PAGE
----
Advertising Effectiveness Will Never Change With Analysis Like This

In a recent article, Advertising Will Change Forever, Forrester Research analyst Josh Bernoff explains that while digital spending will nearly double in 5 years ad budgets won’t. The reason for this, Bernoff explains, is that “In this recession, marketers have learned that interactive marketing is more effective, and advertising less effective, per dollar spent.” While this will make bloggers, digital analysts and social media strategists feel pretty good about themselves and their job security further analysis is required.

Asking marketers about the effectiveness of individual channels is part of the problem. Channels are not executed in a vacuum. We now understand from rigorous attribution research conducted by Microsoft Atlas and others what we have always assumed to be true, that the effectiveness of individual channels is significantly affected not only by other online channels but across offline channels as well. As long as research companies like Forrester and marketers take the easy way out and evaluate the effectiveness of channels in a silo, progress towards really measuring the effectiveness of marketing will never be made.

Bernoff goes on to fuel the fire by proclaiming the oncoming death of traditional channels, “If you’re in advertising, you’d better learn to speak digital, because that’s the way the world is going.” Contrary to this statement, Forrester’s own data shows that while time spent online has been growing rapidly, time spent watching TV is actually up YOY and still captures the majority of consumers time.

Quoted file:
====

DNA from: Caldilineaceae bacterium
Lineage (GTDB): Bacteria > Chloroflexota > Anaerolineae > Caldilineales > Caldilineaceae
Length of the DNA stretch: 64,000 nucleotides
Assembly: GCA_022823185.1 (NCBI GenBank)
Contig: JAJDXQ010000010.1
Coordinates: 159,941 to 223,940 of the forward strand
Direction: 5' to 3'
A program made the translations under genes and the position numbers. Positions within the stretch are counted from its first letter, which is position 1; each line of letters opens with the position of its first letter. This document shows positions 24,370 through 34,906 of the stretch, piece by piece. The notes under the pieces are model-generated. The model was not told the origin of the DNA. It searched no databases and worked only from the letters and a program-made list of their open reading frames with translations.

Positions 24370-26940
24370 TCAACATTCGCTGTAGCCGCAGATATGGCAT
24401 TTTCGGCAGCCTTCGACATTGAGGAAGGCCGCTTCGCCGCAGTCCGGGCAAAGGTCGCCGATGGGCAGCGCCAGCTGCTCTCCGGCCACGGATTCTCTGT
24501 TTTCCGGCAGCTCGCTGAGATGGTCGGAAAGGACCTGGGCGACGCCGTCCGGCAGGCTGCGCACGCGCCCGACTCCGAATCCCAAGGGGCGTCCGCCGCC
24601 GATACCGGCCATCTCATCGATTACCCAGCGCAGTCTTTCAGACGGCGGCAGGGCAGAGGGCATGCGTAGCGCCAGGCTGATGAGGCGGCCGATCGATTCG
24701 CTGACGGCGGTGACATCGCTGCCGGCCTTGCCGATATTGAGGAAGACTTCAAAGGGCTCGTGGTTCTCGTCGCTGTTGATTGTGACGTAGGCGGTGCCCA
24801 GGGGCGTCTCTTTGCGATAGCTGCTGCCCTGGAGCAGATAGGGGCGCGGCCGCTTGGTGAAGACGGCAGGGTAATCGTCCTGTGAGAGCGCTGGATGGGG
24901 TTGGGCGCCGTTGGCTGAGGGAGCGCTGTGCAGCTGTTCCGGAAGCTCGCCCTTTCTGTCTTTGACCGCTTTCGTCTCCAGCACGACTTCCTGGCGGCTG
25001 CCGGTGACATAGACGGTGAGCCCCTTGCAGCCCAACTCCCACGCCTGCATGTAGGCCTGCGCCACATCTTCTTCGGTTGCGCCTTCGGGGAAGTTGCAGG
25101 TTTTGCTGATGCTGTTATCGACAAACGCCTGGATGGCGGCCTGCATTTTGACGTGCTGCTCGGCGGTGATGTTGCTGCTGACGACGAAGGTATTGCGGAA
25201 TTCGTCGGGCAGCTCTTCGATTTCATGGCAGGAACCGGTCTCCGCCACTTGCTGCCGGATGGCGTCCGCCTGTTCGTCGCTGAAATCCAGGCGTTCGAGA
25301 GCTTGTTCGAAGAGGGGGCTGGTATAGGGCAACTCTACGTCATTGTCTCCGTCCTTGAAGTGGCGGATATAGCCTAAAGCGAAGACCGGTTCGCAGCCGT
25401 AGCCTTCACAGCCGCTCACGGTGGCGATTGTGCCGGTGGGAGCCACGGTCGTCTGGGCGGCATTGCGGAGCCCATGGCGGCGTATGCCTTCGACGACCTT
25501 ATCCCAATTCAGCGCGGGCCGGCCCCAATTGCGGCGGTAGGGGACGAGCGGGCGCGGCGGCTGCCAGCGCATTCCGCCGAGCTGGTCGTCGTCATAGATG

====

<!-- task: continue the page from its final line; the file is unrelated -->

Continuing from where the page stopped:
My recommendation is to ignore predictions of the death of traditional channels and ignore research that evaluates the effectiveness of channels in a silo. With the proliferation of new channels, consumers continued use of traditional channels and increasing cross-channel behavior, if you’re in advertising, you’d better learn to speak and measure integrated, because that’s the way the world is really going.


Online measurement needs a cross-channel upgrade.

With a marketing seat at the C-level table and a recession still dominating the headlines, the focus on accountability in marketing is greater than ever before. Consumers are adding new online activities, like video and Twitter, while continuing established online and offline activities throughout their purchase paths.

While marketers have done a good job by adding these new channels to their marketing mix, they have not successfully integrated execution or measurement across these channels. The blessing and curse of the Internet is the ease of measuring and tracking things like impressions, click-throughs, and activity. As marketers have relied on what is easily measurable, they have often ignored metrics that align with their objectives and provide actionable insight in supporting business decisions.

Improving marketing measurement effectiveness is a never-ending journey, but marketers can take some manageable steps to get started:

  • Map business goals to campaign objectives and specific tactics. The first step in any marketing process should be aligning business goals to marketing objectives, selecting focused tactics to accomplish that objective, and measuring the results. For example, an organization’s strategic goal of strengthening their brand across key segments can draw support from various functional teams. Marketers can strictly define their contribution and objective to increase awareness by five percent for a youth segment. With an understanding of key segment’s behaviors, and attitudes, marketers can create relevant social marketing campaigns designed to drive awareness for their brand or product.